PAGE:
OpinionIsrael News

Don’t arrest haredi draft resisters

Israel cannot survive unless haredim serve in the IDF, but there are less draconian measures that can be taken.

Israeli soldiers walk by a protest in Jerusalem attended by hundreds of thousands of ultra-Orthodox Jews against a proposal to introduce compulsory military service to the haredi community, March 02, 2014. Photo by Nati Shohat/Flash90.
Israeli soldiers walk by a protest in Jerusalem attended by hundreds of thousands of ultra-Orthodox Jews against a proposal to introduce compulsory military service to the haredi community, March 02, 2014. Photo by Nati Shohat/Flash90.
Shuki Friedman. Credit: The Israel Democracy Institute.
Shuki Friedman
Shuki Friedman, Ph.D., is vice president of the Jewish People Policy Institute and a lecturer in law at the Peres Academic Center.

Last week’s Israeli Supreme Court ruling on ultra-Orthodox (haredi) IDF conscription could be a historic turning point. Just before the point of no return, the Court has given Israeli society an opportunity to right the ship and save Israel’s future.

But the ruling alone will not bring about change. To expedite haredi enlistment and integration into Israeli society writ large, significant sanctions must be imposed. The haredi leadership would be glad to exploit pictures of the military police herding yeshiva students onto armored buses headed for military prison. This must not happen.

However, there are a number of tools that can bring young haredi men to the induction centers and safeguard Israel’s continued existence.

The Court waited seven years for the Knesset to pass a proper conscription law. Extension after extension, and one legal gambit after another enabled yeshiva students to avoid military service, even in the absence of a conscription law. The Court could wait no longer. After all other options were exhausted and in light of the war in the south and the risk of war in the north, the Court obliged the state to mobilize the haredim.

The petitions, the Court hearings and the language of the ruling are no longer just about equality. Haredi conscription has become an existential necessity.

Before Oct. 7, we believed that the IDF could be a “small and smart army,” but reality cruelly slapped us in the face. The IDF, which is fighting the longest war in Israel’s history, is hungry for soldiers. So, now and for the foreseeable future the IDF’s order of battle must be substantially larger. It is no longer just a matter of “national burden equality.” This is a fight for our survival.

Today, the haredim number around 1.36 million people, 15% of the Israeli population. Some 60% are under the age of 20. In 2030, one out of four young Israelis will be haredi and the proportion of haredi youth in Israel’s Jewish population is expected to be around a third. These are dramatic numbers in terms of potential candidates for military service.

There are already 13,000 haredi youth in the conscription cohort, about 10% of the total. This rate will increase rapidly and the proportion of haredim among all conscription candidates is expected to grow significantly. Without the haredim, it will not be possible to sustain the army. First of all numerically but also in order to maintain the “people’s army” model, on which there is broad consensus—everyone must enlist.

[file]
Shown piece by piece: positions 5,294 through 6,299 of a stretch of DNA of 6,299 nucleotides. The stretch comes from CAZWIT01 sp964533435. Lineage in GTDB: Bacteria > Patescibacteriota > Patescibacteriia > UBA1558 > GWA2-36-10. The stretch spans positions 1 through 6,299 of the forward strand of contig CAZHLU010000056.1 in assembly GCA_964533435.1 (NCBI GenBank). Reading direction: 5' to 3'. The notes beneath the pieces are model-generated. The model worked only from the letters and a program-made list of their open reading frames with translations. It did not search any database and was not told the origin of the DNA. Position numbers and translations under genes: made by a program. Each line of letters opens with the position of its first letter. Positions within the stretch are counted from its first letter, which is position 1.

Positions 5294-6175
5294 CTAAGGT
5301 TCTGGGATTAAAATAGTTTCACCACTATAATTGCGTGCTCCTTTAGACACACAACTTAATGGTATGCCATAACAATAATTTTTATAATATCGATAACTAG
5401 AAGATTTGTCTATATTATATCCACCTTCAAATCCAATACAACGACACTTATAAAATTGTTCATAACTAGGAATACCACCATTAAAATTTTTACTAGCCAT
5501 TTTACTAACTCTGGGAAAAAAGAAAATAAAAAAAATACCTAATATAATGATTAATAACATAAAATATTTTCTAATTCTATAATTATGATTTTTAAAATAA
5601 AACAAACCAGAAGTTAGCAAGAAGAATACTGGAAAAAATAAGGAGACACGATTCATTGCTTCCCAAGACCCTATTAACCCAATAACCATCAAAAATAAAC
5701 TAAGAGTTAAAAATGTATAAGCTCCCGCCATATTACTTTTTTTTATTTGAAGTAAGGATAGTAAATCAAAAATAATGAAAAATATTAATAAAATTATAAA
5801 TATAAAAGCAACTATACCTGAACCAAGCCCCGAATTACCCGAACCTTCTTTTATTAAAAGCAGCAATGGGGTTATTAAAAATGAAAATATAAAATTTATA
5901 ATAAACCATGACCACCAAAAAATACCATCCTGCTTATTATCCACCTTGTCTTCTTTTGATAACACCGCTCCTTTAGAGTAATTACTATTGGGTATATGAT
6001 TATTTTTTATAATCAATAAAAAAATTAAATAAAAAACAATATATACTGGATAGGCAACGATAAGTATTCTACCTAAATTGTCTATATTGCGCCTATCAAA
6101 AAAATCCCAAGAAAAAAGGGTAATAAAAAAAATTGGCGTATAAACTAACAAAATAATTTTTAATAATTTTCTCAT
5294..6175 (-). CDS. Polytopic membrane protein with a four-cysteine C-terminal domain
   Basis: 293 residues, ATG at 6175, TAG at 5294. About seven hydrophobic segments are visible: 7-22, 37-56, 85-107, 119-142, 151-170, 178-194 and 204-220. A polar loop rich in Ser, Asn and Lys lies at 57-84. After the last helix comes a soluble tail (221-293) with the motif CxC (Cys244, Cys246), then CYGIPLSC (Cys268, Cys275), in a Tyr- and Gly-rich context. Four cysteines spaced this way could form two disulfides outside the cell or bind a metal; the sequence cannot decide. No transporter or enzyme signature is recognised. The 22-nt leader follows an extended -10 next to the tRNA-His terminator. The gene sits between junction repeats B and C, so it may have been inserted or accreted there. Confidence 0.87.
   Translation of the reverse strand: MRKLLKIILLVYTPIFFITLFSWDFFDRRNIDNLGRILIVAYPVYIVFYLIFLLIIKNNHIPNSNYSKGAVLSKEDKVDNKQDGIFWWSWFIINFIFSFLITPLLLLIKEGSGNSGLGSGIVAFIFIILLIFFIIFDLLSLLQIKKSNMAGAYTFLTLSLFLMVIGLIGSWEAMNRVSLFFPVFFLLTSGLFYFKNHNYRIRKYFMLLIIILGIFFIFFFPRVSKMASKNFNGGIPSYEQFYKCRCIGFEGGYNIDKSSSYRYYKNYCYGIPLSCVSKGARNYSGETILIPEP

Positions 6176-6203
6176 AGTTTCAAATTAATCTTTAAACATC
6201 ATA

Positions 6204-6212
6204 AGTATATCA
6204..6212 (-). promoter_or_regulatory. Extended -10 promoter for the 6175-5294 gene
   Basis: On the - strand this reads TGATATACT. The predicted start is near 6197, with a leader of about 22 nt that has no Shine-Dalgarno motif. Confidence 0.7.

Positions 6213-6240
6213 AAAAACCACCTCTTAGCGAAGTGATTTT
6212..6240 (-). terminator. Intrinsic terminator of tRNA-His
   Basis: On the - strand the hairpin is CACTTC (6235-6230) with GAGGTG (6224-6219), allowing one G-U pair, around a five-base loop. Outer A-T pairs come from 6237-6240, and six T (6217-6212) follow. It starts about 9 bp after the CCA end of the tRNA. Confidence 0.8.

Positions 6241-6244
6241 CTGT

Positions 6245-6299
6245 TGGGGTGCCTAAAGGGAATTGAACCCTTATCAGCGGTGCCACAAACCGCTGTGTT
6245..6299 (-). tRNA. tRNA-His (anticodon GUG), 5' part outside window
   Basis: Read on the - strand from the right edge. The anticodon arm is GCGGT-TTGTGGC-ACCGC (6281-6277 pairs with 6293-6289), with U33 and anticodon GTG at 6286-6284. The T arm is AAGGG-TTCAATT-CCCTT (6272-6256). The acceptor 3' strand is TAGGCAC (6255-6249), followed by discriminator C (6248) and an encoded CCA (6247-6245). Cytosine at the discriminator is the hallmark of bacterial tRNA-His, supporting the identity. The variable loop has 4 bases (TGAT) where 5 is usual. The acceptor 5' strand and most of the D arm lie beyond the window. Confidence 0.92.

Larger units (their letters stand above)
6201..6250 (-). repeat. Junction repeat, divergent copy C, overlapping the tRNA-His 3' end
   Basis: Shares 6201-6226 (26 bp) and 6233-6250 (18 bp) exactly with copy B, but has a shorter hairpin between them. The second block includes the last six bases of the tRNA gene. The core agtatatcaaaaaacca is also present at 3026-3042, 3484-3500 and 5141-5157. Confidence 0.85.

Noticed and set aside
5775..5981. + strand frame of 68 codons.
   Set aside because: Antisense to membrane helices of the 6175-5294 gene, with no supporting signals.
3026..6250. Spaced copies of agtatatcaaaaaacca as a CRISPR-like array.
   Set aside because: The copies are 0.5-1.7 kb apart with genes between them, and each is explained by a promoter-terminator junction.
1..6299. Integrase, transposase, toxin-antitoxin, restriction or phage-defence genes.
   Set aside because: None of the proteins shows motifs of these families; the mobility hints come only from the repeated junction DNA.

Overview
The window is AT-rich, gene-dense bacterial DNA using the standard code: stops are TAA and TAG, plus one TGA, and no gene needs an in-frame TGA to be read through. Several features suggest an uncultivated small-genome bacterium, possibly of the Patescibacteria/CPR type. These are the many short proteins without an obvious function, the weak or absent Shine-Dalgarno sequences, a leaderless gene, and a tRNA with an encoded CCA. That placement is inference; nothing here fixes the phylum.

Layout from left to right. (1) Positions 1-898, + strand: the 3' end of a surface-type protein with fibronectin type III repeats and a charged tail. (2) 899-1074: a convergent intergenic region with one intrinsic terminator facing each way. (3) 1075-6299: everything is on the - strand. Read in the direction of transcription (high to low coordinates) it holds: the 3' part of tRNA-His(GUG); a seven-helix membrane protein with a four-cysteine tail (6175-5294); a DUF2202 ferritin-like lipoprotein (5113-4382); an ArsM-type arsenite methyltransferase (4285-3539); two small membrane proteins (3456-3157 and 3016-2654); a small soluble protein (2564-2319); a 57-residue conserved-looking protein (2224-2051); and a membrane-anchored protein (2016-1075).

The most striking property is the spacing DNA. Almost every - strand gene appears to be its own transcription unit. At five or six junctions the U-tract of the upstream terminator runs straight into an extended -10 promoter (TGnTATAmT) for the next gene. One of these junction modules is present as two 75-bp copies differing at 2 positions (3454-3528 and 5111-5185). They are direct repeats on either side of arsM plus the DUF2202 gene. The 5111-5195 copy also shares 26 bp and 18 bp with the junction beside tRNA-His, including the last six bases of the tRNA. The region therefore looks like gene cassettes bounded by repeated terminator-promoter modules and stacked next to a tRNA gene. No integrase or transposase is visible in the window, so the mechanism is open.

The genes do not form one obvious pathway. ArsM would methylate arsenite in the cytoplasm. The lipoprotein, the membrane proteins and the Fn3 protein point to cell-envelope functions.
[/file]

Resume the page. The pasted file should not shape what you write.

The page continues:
Initial reactions from haredi leaders to the Supreme Court ruling indicate that, from their perspective, what has been the case will continue to be the case. Most haredim do not want to enlist. If there was any hope in the weeks following Oct. 7 that something might change, it has long since been dashed. Only a small percentage of haredim, between 10% and 20%, believe they should be drafted. The readiness to enlist is minimal. Haredi conscription must, therefore, include significant sanctions for those who do not enlist.

It is not enough to require the haredim to enlist or send them call-up orders. Complementary steps must be added based on the following principles:

All haredi males will be conscripted, except for a small quota of exemptions (“elite scholars”). The obligation to enlist is personal, not communal. This means that everyone enlists without the sectoral “goals” and “quotas” of previous laws.

Haredim who do not enlist will be designated deserters. They will not be imprisoned but they will bear a criminal stigma. They will not be able to leave the country, hold civil service jobs and more. Deferral of military service for the sake of Torah study will not be longer than three years. Haredi recruitment will be for the entire IDF (within adapted frameworks). Government stipends for those who do not serve will cease and institutions where those who do not serve study will not receive state funding. Support for Torah students who have served will also be limited in order to encourage the haredim to join the labor market after their military service. Those who do not serve will not receive state benefits beyond the basic social safety net (health services, food assistance, etc.). Those who do serve will receive preference in any state resource: real estate tenders, civil service jobs, etc.

One of the haredims’ justified concerns is identity erosion during military service. To enable them to serve in a way that is consistent with the haredi way of life, the IDF must build frameworks adapted to their needs. One possible solution is the establishment of a border corps, in which haredim will be stationed at separate bases in a way that “protects” their identity.

All this must happen not just because we need equality but because without haredi military service, we will not be able to survive in the face of the security challenges ahead.

The opinions and facts presented in this article are those of the author, and neither JNS nor its partners assume any responsibility for them.
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